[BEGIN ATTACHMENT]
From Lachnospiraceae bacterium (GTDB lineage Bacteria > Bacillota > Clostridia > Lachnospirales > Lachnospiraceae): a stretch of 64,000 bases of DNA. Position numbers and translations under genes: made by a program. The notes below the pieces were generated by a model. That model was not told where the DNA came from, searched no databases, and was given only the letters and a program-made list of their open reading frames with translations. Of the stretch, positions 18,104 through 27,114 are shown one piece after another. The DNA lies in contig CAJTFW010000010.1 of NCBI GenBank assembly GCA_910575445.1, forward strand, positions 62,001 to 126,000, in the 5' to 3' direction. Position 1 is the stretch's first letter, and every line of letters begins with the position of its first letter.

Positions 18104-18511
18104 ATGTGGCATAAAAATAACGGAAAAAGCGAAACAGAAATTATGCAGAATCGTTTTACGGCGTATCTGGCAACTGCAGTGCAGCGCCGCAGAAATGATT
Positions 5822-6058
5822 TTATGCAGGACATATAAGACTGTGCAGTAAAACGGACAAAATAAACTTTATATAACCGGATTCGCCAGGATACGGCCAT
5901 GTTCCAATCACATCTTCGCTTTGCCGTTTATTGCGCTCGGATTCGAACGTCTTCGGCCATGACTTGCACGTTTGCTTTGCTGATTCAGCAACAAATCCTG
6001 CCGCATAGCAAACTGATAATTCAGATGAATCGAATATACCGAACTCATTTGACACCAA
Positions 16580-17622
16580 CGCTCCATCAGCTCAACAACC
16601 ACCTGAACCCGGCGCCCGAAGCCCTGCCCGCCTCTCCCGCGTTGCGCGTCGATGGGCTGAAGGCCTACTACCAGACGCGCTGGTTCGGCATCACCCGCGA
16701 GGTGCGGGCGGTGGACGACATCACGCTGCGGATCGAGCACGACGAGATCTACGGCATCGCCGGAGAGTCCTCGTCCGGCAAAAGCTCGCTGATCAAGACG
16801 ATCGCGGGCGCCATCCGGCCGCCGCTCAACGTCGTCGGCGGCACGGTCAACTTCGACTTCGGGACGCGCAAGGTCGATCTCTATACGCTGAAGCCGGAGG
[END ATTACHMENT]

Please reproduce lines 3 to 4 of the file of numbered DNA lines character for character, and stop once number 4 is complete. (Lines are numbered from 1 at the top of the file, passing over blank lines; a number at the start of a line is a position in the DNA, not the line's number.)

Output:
18104 ATGTGGCATAAAAATAACGGAAAAAGCGAAACAGAAATTATGCAGAATCGTTTTACGGCGTATCTGGCAACTGCAGTGCAGCGCCGCAGAAATGATT
Positions 5822-6058